Lucky is unique in a play where most of the characters talk incessantly: he only utters two sentences (one of which is more than seven hundred words long; see The monologue). Lucky suffers at the hands of Pozzo willingly and without hesitation. He is "tied" (a favourite theme in Godot) to Pozzo by a ridiculously long rope in the first act, and then a similarly ridiculous short rope in the second act. Both tie around his neck. When he is not serving Pozzo, he usually stands in one spot drooling or sleeping, if he stands there long enough. His props include a picnic basket, a coat, and a suitcase full of sand.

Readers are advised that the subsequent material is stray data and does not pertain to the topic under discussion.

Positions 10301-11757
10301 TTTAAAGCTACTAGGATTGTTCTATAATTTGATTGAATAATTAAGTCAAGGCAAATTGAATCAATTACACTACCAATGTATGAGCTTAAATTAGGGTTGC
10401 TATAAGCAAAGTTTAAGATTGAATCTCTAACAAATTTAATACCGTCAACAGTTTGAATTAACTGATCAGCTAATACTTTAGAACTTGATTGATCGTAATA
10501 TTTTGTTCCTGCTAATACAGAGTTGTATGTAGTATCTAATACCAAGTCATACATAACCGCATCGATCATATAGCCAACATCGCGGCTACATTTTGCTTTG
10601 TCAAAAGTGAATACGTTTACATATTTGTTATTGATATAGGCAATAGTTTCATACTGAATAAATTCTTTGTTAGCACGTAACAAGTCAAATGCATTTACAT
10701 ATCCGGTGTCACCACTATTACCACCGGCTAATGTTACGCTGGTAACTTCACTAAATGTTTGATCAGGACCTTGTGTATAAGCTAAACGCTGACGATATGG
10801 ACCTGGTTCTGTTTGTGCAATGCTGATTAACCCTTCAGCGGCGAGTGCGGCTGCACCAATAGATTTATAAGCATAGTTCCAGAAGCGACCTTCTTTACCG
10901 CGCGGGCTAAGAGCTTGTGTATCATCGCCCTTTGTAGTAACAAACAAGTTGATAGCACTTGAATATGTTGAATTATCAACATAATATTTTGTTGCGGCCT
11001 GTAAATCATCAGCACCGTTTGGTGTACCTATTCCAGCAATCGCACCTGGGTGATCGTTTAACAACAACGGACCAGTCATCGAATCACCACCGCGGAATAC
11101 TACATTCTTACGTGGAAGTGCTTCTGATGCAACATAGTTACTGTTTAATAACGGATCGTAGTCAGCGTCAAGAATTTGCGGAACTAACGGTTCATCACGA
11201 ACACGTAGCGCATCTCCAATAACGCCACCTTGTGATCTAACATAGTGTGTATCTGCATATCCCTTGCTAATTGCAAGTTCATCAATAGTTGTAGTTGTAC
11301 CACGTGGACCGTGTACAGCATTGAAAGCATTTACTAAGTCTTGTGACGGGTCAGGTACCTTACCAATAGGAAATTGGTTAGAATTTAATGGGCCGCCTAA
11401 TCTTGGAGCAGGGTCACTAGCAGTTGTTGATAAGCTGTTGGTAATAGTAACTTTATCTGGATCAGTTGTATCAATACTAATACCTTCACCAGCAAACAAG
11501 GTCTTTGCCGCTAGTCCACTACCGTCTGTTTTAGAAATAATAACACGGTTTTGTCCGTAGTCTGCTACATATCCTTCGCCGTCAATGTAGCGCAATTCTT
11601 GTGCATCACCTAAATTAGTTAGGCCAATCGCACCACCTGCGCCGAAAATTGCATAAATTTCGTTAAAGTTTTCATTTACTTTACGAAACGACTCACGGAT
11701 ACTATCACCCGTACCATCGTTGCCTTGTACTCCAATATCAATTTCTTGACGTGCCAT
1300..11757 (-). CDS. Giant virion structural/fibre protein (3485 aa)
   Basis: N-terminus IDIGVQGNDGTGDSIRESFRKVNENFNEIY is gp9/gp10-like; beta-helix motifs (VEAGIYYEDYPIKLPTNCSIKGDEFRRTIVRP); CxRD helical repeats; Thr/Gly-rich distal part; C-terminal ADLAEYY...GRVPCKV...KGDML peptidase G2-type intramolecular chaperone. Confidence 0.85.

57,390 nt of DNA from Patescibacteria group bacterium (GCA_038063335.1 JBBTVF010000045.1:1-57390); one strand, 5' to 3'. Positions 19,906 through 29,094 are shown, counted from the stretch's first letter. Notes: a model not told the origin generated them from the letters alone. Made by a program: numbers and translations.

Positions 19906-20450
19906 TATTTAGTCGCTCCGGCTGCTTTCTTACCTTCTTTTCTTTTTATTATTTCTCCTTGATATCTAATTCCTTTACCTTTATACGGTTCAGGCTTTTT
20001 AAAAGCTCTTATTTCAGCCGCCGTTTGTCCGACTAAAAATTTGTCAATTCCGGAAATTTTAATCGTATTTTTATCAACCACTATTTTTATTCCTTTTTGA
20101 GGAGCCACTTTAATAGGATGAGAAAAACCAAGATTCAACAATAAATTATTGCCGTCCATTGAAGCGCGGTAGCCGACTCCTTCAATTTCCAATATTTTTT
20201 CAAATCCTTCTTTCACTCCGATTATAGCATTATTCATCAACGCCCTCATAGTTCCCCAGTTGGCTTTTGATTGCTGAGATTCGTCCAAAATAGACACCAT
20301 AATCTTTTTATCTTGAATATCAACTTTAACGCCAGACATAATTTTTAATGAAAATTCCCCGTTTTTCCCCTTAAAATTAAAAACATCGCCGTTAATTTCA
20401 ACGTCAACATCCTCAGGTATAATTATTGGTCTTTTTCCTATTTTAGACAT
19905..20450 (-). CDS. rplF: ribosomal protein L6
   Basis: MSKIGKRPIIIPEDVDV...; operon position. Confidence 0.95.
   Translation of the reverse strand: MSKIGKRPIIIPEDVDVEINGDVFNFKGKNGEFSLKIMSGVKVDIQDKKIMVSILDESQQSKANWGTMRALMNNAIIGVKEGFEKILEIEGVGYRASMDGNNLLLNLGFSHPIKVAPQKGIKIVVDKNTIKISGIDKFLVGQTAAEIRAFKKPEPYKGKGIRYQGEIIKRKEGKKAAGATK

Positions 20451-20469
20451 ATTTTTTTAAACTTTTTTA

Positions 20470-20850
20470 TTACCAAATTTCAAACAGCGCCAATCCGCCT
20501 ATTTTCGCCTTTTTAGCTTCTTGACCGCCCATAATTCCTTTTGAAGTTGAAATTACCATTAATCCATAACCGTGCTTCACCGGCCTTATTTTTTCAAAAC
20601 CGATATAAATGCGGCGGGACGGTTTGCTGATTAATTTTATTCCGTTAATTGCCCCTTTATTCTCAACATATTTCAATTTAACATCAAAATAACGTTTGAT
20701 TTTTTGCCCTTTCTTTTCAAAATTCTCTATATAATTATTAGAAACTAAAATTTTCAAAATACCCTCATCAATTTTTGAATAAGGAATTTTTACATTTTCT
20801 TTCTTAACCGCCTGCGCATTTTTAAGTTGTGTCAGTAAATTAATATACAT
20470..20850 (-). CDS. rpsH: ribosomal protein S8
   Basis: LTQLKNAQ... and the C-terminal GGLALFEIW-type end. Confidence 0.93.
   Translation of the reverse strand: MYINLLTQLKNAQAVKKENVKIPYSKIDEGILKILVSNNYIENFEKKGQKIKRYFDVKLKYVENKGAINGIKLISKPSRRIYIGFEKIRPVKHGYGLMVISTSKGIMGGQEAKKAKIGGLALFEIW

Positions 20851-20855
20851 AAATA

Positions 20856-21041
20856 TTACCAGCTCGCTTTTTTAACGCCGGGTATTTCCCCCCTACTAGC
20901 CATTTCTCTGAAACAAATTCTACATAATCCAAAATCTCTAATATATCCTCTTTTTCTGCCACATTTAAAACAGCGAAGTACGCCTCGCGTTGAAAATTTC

Lucky's place in Waiting for Godot has been heavily debated. Even his name is somewhat elusive. Some have marked him as "lucky" because he is "lucky in the context of the play": he does not have to search for things to occupy his time, which is a major pastime of the other characters. Pozzo tells him what to do, he does it, and is therefore lucky because his actions are determined absolutely. Beckett asserted, however, that he is lucky because he has "no expectations". Another interpretation is (somewhat facetiously) that he is lucky because he has only two lines. In the French version of the play, he is known by the same name as he is in the English version, rather than the French word for "lucky",......